- If AltaGas receives a request from its customers to read the meter at any time other than when the meter is usually scheduled to be read, a Special Meter Reading fee may occur.
- ATCO: If you want to discuss your meter reading options, ATCO suggests you call your distribution company for more information. Our team reached out to ATCO’s communications team but hasn’t heard from the company yet. We’ll update this section once we receive updates from the WSP.
- Customers in Crowsnest Pass, Cardston and Ponoka can call 1-866-6629 to submit a meter reading.
Requesting a smart meter in Alberta
Meters that allow distribution companies to obtain meter reads without direct access are becoming more common in Alberta and have allowed for consistent and accurate meter reads every month for billing.
Smart meters, also known as Advanced Metering Infrastructure (AMI), are a digital version of a traditional electrical or natural gas meter that works bi-directional. This simply means that unlike traditional analog and electrical meters requiring WSP to take a reading in person, it automatically sends daily consumption information to the supplier.
Most energy consumers in Alberta, especially in urban areas, have smart meters at this point. Having a smart meter eliminates the requirement of in-person readings. This allows your actual consumption to be billed every month, instead of an estimate.
Both options depend on your local distribution company. Some of them may charge you for an additional meter reading, whereas others may install a smart meter for free upon request. Here’s a summary of how the main distribution companies in Alberta handle smart meter requests:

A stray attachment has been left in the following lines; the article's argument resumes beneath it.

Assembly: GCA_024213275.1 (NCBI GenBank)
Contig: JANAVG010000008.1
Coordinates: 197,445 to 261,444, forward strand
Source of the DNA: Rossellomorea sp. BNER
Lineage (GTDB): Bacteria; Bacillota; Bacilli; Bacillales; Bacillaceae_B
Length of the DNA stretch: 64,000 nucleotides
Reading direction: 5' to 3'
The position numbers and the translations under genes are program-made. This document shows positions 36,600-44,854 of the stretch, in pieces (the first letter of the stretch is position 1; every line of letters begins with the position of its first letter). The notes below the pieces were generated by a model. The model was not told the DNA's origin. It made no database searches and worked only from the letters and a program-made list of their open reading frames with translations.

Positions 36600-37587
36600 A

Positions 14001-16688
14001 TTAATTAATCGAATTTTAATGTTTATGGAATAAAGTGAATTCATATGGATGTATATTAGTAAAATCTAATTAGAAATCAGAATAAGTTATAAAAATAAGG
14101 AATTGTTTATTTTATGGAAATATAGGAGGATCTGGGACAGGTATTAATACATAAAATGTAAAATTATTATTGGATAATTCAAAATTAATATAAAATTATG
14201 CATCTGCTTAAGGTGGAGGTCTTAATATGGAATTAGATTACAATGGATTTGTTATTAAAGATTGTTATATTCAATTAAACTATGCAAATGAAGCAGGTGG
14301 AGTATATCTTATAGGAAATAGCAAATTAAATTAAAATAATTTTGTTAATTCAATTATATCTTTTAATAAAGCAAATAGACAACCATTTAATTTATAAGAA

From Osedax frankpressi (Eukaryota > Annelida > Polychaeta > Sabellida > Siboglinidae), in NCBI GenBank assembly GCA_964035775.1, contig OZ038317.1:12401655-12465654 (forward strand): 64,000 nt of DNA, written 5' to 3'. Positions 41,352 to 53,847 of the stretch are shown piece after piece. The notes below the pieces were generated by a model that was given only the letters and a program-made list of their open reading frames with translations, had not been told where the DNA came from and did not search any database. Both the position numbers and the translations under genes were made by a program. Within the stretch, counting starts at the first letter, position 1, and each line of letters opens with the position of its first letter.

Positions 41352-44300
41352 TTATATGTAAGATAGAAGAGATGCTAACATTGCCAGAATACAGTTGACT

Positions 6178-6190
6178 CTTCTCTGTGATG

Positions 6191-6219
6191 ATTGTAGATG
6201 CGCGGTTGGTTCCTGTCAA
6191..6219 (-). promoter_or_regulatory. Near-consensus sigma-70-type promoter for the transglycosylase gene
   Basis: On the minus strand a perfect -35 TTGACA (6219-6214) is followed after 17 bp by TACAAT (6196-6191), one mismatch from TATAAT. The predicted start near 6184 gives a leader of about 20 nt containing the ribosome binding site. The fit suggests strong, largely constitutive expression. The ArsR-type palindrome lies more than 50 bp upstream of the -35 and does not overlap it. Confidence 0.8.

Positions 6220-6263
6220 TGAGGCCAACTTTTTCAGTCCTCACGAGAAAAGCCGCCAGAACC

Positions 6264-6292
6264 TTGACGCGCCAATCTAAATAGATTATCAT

- EPCOR enables customers to request a smart meter. In Edmonton, it seems easier to request a smart meter than actually opt out of these devices. For example, EPCOR requests payment in case a customer decides to opt-out of smart metering. Customers in regions covered by EPCOR require to submit a written notification, and the process may take up to 30 days.
- FORTIS already uses smart meters, and customers are allowed to submit their own readings as well via the online form mentioned earlier in this guide.
- For any meter upgrades or modifications, customers in the ENMAX Power-covered areas need to call: 403-219-7799.
- For the City of Lethbridge, any changes in existing electrical services, whether residential, commercial, or industrial, need to send a direct request to email@example.com. An electrical technologist will be assigned who will get in touch to address the concern.
- ATCO customers can request an interval data meter if the load is less than 500 kW (customers will be billed for the additional costs: standard installation costs and a monthly fee.)